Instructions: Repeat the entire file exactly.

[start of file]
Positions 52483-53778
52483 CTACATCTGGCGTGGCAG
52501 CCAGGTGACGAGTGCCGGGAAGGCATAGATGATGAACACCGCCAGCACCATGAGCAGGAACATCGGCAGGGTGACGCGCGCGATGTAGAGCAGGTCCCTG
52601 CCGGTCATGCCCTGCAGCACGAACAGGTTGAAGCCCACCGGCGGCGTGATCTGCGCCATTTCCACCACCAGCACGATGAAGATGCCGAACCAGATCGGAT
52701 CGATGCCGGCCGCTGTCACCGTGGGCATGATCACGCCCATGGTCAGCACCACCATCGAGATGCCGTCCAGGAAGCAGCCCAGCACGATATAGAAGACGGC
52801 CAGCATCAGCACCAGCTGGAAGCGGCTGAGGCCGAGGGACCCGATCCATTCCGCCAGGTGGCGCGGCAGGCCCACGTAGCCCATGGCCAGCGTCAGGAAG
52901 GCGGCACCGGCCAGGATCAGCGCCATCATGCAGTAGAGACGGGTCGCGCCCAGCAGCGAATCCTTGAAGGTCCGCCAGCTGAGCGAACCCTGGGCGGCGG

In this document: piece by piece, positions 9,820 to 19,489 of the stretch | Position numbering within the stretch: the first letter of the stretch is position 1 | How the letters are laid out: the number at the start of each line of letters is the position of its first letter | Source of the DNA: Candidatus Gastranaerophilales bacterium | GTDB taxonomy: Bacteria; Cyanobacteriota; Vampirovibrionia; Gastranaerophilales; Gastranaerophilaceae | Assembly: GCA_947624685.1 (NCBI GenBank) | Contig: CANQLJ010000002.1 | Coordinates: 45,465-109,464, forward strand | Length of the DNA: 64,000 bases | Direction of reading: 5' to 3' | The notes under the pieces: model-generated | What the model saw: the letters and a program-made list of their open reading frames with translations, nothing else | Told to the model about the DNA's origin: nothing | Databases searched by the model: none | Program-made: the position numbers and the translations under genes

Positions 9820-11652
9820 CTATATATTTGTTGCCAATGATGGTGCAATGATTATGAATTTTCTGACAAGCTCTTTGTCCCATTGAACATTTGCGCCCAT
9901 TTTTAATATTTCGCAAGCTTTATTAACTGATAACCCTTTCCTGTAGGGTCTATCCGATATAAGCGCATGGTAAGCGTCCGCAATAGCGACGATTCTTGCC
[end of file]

Positions 52483-53778
52483 CTACATCTGGCGTGGCAG
52501 CCAGGTGACGAGTGCCGGGAAGGCATAGATGATGAACACCGCCAGCACCATGAGCAGGAACATCGGCAGGGTGACGCGCGCGATGTAGAGCAGGTCCCTG
52601 CCGGTCATGCCCTGCAGCACGAACAGGTTGAAGCCCACCGGCGGCGTGATCTGCGCCATTTCCACCACCAGCACGATGAAGATGCCGAACCAGATCGGAT
52701 CGATGCCGGCCGCTGTCACCGTGGGCATGATCACGCCCATGGTCAGCACCACCATCGAGATGCCGTCCAGGAAGCAGCCCAGCACGATATAGAAGACGGC
52801 CAGCATCAGCACCAGCTGGAAGCGGCTGAGGCCGAGGGACCCGATCCATTCCGCCAGGTGGCGCGGCAGGCCCACGTAGCCCATGGCCAGCGTCAGGAAG
52901 GCGGCACCGGCCAGGATCAGCGCCATCATGCAGTAGAGACGGGTCGCGCCCAGCAGCGAATCCTTGAAGGTCCGCCAGCTGAGCGAACCCTGGGCGGCGG

In this document: piece by piece, positions 9,820 to 19,489 of the stretch | Position numbering within the stretch: the first letter of the stretch is position 1 | How the letters are laid out: the number at the start of each line of letters is the position of its first letter | Source of the DNA: Candidatus Gastranaerophilales bacterium | GTDB taxonomy: Bacteria; Cyanobacteriota; Vampirovibrionia; Gastranaerophilales; Gastranaerophilaceae | Assembly: GCA_947624685.1 (NCBI GenBank) | Contig: CANQLJ010000002.1 | Coordinates: 45,465-109,464, forward strand | Length of the DNA: 64,000 bases | Direction of reading: 5' to 3' | The notes under the pieces: model-generated | What the model saw: the letters and a program-made list of their open reading frames with translations, nothing else | Told to the model about the DNA's origin: nothing | Databases searched by the model: none | Program-made: the position numbers and the translations under genes

Positions 9820-11652
9820 CTATATATTTGTTGCCAATGATGGTGCAATGATTATGAATTTTCTGACAAGCTCTTTGTCCCATTGAACATTTGCGCCCAT
9901 TTTTAATATTTCGCAAGCTTTATTAACTGATAACCCTTTCCTGTAGGGTCTATCCGATATAAGCGCATGGTAAGCGTCCGCAATAGCGACGATTCTTGCC